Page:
Net neutrality vote will require users to 'pay to play'

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[Commentary] With a 3-2 vote, the Federal Communications Commission overturned a long tradition — one that had only culminated in 2015 in the formalizing of the principle of net neutrality, but that had been honored long before open internet rules became official. The old rules were easy for service providers to follow and their repeal creates incentives to slow down net services to extract premium prices. As the FCC decision forces tiered access, this turns the public sphere into a pay-to-play arena: powerful corporations can pay to see their content served at fast speeds, while their competition (not to mention nonprofits) may be squeezed into a slower tier with less visibility. This not only creates barriers, it raises the specter of censorship. in the absence of open internet rules, the FCC has no levers to incentivize corporations to invest in technological innovation and deployment. The only incentive is for corporations to raise tolls. The losers in this decision are we, the people.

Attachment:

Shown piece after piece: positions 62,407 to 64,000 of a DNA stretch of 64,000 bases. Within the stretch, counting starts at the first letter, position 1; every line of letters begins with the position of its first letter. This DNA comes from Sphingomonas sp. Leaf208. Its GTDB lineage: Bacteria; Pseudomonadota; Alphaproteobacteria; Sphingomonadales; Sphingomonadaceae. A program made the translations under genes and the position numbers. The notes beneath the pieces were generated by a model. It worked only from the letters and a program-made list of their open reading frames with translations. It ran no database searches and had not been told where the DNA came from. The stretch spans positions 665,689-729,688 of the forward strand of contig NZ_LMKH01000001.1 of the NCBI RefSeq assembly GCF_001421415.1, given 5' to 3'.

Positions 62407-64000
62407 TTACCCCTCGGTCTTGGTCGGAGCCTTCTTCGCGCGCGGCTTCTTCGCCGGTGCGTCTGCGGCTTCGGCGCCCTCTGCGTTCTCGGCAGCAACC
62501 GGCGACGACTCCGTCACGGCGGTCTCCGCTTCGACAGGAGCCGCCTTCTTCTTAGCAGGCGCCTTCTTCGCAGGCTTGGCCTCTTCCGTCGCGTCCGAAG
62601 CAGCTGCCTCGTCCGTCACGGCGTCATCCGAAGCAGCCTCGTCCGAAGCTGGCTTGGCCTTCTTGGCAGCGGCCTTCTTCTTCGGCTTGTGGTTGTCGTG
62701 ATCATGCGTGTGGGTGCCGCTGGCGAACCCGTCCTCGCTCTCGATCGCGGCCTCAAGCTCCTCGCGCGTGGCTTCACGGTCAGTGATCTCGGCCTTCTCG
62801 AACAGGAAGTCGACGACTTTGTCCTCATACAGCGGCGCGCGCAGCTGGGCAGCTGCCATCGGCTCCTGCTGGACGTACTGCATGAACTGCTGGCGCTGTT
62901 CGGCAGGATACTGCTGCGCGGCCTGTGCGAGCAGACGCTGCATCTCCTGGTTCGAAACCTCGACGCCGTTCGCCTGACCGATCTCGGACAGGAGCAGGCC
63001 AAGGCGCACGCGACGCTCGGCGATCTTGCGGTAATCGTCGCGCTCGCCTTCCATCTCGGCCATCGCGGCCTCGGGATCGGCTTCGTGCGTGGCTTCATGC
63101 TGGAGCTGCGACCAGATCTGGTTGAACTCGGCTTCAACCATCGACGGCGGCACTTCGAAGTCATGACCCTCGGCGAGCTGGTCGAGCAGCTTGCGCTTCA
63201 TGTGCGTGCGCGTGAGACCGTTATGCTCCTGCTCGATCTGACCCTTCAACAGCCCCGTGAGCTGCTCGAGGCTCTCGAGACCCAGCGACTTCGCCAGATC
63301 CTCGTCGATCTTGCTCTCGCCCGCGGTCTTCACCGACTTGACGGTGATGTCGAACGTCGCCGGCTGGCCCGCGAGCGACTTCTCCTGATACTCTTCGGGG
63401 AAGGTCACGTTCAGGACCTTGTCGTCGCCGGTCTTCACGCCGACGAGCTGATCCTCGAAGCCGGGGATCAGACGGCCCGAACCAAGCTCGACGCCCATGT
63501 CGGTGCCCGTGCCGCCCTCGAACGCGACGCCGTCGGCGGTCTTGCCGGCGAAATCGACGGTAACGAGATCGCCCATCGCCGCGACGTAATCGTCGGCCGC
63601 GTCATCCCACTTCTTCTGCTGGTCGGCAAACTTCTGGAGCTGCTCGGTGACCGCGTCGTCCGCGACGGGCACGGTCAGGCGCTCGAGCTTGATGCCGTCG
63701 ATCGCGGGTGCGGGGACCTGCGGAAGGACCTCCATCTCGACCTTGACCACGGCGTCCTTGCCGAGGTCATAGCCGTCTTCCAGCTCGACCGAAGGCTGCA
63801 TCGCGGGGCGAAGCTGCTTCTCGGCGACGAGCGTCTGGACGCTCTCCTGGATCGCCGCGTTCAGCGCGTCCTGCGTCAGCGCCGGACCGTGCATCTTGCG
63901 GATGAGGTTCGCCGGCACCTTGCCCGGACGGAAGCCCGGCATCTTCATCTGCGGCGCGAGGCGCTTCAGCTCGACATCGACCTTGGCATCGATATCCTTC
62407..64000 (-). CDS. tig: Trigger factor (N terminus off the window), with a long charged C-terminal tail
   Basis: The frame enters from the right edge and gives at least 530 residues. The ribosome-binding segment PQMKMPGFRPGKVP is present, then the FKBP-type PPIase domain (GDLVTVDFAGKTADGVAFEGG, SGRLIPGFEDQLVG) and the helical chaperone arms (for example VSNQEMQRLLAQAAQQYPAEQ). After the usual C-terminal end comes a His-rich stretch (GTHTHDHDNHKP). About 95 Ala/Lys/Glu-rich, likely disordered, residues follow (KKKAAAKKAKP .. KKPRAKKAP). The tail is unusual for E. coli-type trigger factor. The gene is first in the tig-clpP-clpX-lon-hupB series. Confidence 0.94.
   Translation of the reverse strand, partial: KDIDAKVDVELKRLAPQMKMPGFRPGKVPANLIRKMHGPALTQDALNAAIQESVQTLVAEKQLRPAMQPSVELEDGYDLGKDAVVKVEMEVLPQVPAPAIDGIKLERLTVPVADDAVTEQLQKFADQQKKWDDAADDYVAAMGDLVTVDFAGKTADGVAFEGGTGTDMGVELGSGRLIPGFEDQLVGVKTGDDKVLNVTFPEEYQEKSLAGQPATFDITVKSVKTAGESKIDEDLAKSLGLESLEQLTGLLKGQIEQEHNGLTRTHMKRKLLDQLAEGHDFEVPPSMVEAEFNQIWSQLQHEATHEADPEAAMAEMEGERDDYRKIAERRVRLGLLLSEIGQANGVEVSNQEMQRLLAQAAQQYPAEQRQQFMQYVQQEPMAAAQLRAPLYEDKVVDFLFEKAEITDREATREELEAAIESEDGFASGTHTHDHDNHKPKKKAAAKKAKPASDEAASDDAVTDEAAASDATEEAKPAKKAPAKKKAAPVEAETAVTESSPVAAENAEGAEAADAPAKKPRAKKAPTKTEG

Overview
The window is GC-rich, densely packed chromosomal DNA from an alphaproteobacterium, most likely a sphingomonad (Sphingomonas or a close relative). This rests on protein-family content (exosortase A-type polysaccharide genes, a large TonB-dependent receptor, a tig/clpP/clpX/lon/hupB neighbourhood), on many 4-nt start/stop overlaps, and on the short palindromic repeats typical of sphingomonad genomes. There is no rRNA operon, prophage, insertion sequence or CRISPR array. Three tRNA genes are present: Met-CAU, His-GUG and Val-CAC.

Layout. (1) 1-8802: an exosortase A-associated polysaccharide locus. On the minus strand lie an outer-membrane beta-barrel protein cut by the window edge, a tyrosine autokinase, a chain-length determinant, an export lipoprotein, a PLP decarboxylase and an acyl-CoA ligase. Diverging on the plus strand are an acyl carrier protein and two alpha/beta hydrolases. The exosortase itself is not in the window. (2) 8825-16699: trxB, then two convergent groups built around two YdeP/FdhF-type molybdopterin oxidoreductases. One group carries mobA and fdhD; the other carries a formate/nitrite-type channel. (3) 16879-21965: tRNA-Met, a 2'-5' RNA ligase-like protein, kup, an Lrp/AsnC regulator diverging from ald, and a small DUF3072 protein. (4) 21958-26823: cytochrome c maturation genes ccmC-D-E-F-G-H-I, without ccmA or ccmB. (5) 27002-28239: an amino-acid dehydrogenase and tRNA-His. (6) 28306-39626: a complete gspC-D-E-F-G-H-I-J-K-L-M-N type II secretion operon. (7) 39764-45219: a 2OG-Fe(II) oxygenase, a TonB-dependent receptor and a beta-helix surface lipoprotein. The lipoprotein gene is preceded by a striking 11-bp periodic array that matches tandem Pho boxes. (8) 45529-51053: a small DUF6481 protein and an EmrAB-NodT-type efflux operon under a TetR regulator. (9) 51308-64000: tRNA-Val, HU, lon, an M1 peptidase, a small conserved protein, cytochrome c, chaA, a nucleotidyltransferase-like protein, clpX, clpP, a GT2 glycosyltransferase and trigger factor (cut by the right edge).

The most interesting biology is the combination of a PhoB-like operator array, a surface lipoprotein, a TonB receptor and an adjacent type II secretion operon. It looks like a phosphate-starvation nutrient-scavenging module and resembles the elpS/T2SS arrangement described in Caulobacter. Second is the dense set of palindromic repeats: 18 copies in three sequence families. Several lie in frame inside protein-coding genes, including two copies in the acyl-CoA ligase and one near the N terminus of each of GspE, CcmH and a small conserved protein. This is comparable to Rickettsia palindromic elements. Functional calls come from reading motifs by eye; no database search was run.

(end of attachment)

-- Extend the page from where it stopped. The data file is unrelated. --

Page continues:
[Peter Krapp is a professor and chair of film and media studies at UC Irvine]


Net neutrality vote will require users to 'pay to play'